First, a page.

The rising costs associated with inflation are typically caused by two factors: demand-pull and cost-push. Demand-pull occurs when consumer demand for a product or service leads to an increase in prices. Cost-push is generated when the costs associated with the production of goods rise, forcing companies to raise the prices of their products to make up for lost costs.
One common situation that causes demand-pull inflation is an increase in money supply and/or disposable income. More money means more spending. This contributes to greater consumer demand for products, leading to the sort of product shortages that causes prices to inflate. This correlates with an increase in consumer spending, which also leads to inflation. This sort of inflation typically balances back out after a period of time, as high-cost products are not typically sustainable for businesses in the long term.
Cost-push inflation stems from increases in production costs. Companies raise their prices when the cost of running their company goes up, such as a need for higher wages or an increase in the cost of production materials. For instance, the lumber shortage of 2021 and the corresponding rise in the cost of lumber (3x cost of 2020) led to the inflation of home construction costs by nearly 5%. Additionally, if employees feel they are being paid unfairly and demand an increase in wages, that can lead to a slight uptick in the overall cost of the products that are produced by a given company.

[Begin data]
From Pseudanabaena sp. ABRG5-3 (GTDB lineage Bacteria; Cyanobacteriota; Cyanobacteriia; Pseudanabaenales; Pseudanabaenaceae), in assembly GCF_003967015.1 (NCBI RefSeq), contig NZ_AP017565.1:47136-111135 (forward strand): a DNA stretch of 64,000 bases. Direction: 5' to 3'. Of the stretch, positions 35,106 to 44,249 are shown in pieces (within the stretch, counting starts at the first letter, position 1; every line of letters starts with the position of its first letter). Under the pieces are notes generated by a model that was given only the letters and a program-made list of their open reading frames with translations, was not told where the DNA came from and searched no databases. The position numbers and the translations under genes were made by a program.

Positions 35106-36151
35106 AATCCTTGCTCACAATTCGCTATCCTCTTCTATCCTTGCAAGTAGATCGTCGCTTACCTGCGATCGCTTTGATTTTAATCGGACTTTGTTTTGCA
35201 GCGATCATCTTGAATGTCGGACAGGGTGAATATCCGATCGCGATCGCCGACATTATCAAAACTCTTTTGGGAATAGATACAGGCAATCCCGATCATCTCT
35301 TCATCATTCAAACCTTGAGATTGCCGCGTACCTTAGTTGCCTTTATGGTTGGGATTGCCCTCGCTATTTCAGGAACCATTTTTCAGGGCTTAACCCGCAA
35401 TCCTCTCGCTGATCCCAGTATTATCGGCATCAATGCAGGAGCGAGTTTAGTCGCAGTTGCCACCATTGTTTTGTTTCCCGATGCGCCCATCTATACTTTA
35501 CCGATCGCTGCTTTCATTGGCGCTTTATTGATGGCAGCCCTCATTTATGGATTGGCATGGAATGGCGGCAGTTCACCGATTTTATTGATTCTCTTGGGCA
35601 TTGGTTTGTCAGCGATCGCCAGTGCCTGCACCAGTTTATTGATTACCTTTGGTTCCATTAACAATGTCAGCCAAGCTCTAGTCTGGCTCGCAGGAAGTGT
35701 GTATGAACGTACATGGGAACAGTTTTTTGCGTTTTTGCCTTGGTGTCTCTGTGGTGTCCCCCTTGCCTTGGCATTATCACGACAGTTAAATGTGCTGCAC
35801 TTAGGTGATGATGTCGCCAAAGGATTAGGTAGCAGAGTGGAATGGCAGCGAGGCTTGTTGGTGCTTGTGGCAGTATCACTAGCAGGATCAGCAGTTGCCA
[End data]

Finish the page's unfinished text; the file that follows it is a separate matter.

How to Calculate Inflation Rate
Inflation measures the uptick in the cost of products and/or services in an economy. Calculating the inflation rate depends on the comparative values of the gross domestic product (GDP) as they’ve changed across a previous period of time. The GDP deflator is used to measure how the price index has changed across the prior year. The deflator divides nominal GDP (current price) by the real GDP (price without inflation). The resulting number is what can be used to determine the inflation (or deflation) of a singular economy.
Inflation Rate Formula Example
There are two simple ways that you can figure out the inflation rate. The first involves the GDP. You will need to identify the nominal GDP and the real GDP, which are posted yearly by each country. You will then need to calculate the GDP deflator value of the current/questioning year and the previous year. You can find this by dividing the nominal GDP by the real GDP, then multiplying this value by 100. Once you have the GDP deflator for the current year and the prior year, you will subtract the GDP deflator of the prior year from the GDP deflator of the current year, then divide this value by the GDP of the prior year. This will get you the inflation rate between those two years in percentage form. You can compare this against the Consumer Price Index, which, in most countries, is commonly used to calculate inflation rates. That said, you can also use the CPI to calculate the inflation rate. You take the current CPI and the initial CPI, then divide it by the initial CPI, then multiply it by 100.
GDP Deflator Inflation rate
GDP deflators are a significant part of a country’s yearly economic report. The GDP deflators are most often common knowledge, as they are reported by every country’s government once-yearly. These values essentially mirror the GDP price index, yet the GDP deflators are calculated differently than the CPI. Still, if the GDP deflator values are not readily available, you can also use the previously stated formula to calculate the GDP deflators of a specific country (dividing the nominal GDP and the real GDP).